One of the smartest takes you'll read:
"Most Americans believe there are gradations of life. Some living things are more alive than others, and so the later in the pregnancy it gets, the more uncomfortable people become with the idea of ending it. But in reality they believe both that a life stirs very early on and that a one-week-old embryo is more "killable" than a nine-month-old fetus. For them, determining whether "life" begins at conception really doesn't determine anything."Or, as George Carlin said (yeah, I quote him a lot, but I love the guy): "People say life begins at conception? I say life began about a billion years ago, and it's a continuous process."
Which is why the whole debate over stem-cell research is an open-and-shut case in favor of stem cell research: You're working on a collection of cells that are about 150 in number. There are no higher brain or organ functions because those don't even exist. It's never going to feel pain. More to the point, it's a fertilized egg that's a holdover from IVF treatments that is never going to be implanted, and is going to be thrown out if it isn't used for medical research. Jason Rosenhouse:
"The fact is that the embryo goes through a continuum. At conception it is plainly not a human being in any reasonable sense. At birth it is a human being in every sense. In between you have a grey area, as it gradually becomes more and more human-like. Any sharp line you try to draw will inevitably be a bit arbitrary, and doubtless there are difficult moral questions to be answered as we approach plausible line-drawing points. The fact remains that the sort of stem-cell research that is being seriously proposed is unambiguously on the “morally acceptable” side of the line."Which is why people who oppose stem cell research are completely off base. There is no moral quandry to be had. It's not human, we're not killing babies, we're going to destroy it anyway. The greatest crime is not letting those cells be put to good use in the first place.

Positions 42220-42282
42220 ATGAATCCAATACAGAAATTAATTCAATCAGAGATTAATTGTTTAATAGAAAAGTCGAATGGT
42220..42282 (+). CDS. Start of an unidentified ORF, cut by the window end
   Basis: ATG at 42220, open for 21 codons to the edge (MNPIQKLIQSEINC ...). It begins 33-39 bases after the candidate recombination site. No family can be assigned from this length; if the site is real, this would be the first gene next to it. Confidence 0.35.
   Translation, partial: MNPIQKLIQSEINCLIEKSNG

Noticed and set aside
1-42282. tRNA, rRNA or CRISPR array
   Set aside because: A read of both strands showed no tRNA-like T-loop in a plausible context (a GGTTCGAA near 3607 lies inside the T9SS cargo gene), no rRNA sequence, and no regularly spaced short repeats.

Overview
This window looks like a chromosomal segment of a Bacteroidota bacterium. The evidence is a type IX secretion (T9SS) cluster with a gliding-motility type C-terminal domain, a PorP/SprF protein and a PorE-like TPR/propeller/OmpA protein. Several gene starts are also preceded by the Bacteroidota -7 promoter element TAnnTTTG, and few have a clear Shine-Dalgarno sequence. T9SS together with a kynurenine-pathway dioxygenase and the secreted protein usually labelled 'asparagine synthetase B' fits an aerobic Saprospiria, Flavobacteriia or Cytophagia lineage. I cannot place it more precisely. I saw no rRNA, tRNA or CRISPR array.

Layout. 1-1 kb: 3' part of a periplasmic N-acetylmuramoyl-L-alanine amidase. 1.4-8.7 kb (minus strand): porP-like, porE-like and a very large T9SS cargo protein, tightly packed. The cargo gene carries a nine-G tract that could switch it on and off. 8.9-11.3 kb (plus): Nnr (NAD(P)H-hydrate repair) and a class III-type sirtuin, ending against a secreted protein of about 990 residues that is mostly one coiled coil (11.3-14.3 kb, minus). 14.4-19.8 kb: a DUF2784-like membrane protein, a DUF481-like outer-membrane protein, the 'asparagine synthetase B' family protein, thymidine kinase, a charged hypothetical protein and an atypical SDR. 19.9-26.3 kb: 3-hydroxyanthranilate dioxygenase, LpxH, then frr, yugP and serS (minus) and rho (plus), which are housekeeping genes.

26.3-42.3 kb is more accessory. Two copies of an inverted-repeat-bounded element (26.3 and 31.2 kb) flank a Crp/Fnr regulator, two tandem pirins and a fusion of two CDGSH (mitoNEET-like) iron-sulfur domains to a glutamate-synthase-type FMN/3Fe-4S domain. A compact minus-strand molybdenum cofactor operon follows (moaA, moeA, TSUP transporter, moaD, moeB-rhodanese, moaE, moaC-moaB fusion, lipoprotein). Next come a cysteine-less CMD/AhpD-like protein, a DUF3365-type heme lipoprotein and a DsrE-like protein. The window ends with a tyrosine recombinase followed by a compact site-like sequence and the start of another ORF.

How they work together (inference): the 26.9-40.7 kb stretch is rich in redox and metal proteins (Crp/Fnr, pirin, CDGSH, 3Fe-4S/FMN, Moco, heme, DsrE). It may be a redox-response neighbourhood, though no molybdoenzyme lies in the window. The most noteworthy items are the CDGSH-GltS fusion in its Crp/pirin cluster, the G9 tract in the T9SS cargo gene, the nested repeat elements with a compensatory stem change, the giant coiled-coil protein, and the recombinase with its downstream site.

Oh, and this isn't in the abstract, either. UPI:
"British scientists say they have developed a stem procedure that will reverse the most common cause of blindness, age-related macular degeneration.
The procedure, pioneered by the Institute of Ophthalmology at University College London and Moorfields eye hospital, involves replacing a layer of degenerated eye cells with new ones obtained from embryonic stem cells, The Sunday Times of London reported."
Bonus reading material: Waldman is also the guy who made Rick Warren look bad in this wonderfully dry-witted post.